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Experts warn nursery rhymes need protection in the world of iPads and hi-tech toys

Jackie Sinnerton, November 8, 2017 6:15PM The Courier-Mail

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Alyse, Molly and Hayley read Old McDonald. Picture: Lachie Millard media_cameraAlyse, Molly and Hayley read Old McDonald. Picture: Lachie Millard

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Generations of Australian kids have grown up with nursery rhymes but there are growing fears they are disappearing in a world of hi-tech toys and gadgets.

Popular nursery rhymes like Jack and Jill, Three Blind Mice and Mary Had a Little Lamb have played an important role in children’s development and an expert has called on parents and schools to keep them alive.

Nursery rhymes could be disappearing in a world of hi-tech toys and gadgets. media_cameraNursery rhymes could be disappearing in a world of hi-tech toys and gadgets.

Child development consultant Enza Lyons, of Brisbane, said while many nursery rhymes are now centuries old, they are still very relevant because they boost children’s literacy and motor* skills, in a fun and engaging way.

She said keeping old-fashioned* nursery rhymes alive was crucial to widen the vocabulary of kids, learn how to rhyme words and move with the cadence* of the phrases.

“There is a deep connection between a parent and child as they sing or repeat the rhymes,” Ms Lyons said.

“This connection can be lost in today’s busy society. But also the development benefits for the child are invaluable.

Charlie, Molly and Jackson reading Old McDonald. Picture: Lachie Millard media_cameraCharlie, Molly and Jackson reading Old McDonald. Picture: Lachie Millard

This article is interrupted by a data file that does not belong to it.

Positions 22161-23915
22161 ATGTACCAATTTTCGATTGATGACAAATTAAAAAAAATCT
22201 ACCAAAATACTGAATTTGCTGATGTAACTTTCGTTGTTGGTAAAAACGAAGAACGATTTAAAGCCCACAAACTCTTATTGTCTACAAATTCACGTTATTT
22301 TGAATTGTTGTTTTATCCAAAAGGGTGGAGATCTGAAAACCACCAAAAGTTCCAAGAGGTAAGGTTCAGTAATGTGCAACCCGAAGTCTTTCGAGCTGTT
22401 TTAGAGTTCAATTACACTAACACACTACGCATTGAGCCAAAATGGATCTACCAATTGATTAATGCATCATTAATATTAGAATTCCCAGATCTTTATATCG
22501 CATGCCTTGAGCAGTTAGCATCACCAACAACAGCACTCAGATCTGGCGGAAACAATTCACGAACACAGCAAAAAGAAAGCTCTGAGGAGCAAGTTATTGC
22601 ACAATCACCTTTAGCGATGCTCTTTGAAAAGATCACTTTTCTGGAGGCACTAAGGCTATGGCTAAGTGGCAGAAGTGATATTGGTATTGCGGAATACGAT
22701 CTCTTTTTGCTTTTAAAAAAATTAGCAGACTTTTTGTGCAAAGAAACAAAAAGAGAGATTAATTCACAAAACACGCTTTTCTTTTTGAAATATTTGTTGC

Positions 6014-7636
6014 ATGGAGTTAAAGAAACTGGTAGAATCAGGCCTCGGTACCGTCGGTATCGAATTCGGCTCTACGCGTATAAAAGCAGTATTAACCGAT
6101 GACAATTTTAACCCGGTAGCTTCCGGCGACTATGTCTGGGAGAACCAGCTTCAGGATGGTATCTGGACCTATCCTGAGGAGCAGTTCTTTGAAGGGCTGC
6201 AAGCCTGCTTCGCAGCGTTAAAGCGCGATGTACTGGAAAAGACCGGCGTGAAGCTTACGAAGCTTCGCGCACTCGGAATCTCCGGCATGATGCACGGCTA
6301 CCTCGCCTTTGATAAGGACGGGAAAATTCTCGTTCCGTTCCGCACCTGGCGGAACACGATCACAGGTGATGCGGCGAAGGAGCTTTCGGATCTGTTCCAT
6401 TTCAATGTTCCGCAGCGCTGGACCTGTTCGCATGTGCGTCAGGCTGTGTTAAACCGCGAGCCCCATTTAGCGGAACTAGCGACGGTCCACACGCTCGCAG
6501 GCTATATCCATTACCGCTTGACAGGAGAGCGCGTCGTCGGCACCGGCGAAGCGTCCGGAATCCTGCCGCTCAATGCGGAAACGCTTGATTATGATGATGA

“Communication, listening skills and motor skills are boosted.

“Children can move their bodies to the cadences* and their brains are working to try to remember the words and actions,” she said.

Tech time is at the expense of the benefits of nursery rhyme time. Picture: istock media_cameraTech time is at the expense of the benefits of nursery rhyme time. Picture: istock

Old-fashioned nursery rhymes are being kept alive at the Amaze Child Care Centre in Ipswich.

Director Lucy Cook said children love to sing rhymes in groups and do the hand and body actions.

“The short, repetitive nature of nursery rhymes with rhyming couplets helps children remember the words and use in every day speech,” she said.

“Children can learn from iPads or talking toys but they are more likely to remember things when they have made a loving connection with another person.”

GLOSSARY

  • motor: movement
  • old-fashioned: how it was in the past
  • cadence: way the voice goes up and down

LISTEN TO TODAY’S STORY

CLASSROOM ACTIVITIES
1. List all of the reasons why nursery rhymes are still important.
Find reasons in the story and think of others yourself.

Extension:
How do you learn best?
Think about this and write a list of five things that help you learn.

Time: allow 35 minutes to complete this activity
Curriculum links: English, Critical and Creative Thinking

2. Do you know any nursery rhymes?
Choose one rhyme and create a set of hand and body movements that go with the rhyme.
Write and draw a step-by-step guide to your rhyme.

Extension:
Did you know that some nursery rhymes are about things that happened in the past?
Choose one nursery rhyme and find out what it is actually about.

Write a paragraph or make a poster to explain what it is about.

Time: allow 75 minutes to complete this activity
Curriculum links: Dance, Drama, History

VCOP ACTIVITY
With a partner see if you can you identify all the doing words/verbs in this text. Highlight them in yellow and then make a list of them all down your page. Now see if you and your partner can come up with a synonym for the chosen verb. Make sure it still makes sense in the context it was taken from.

Try to replace some of the original verbs with your synonyms and discuss if any are better and why.

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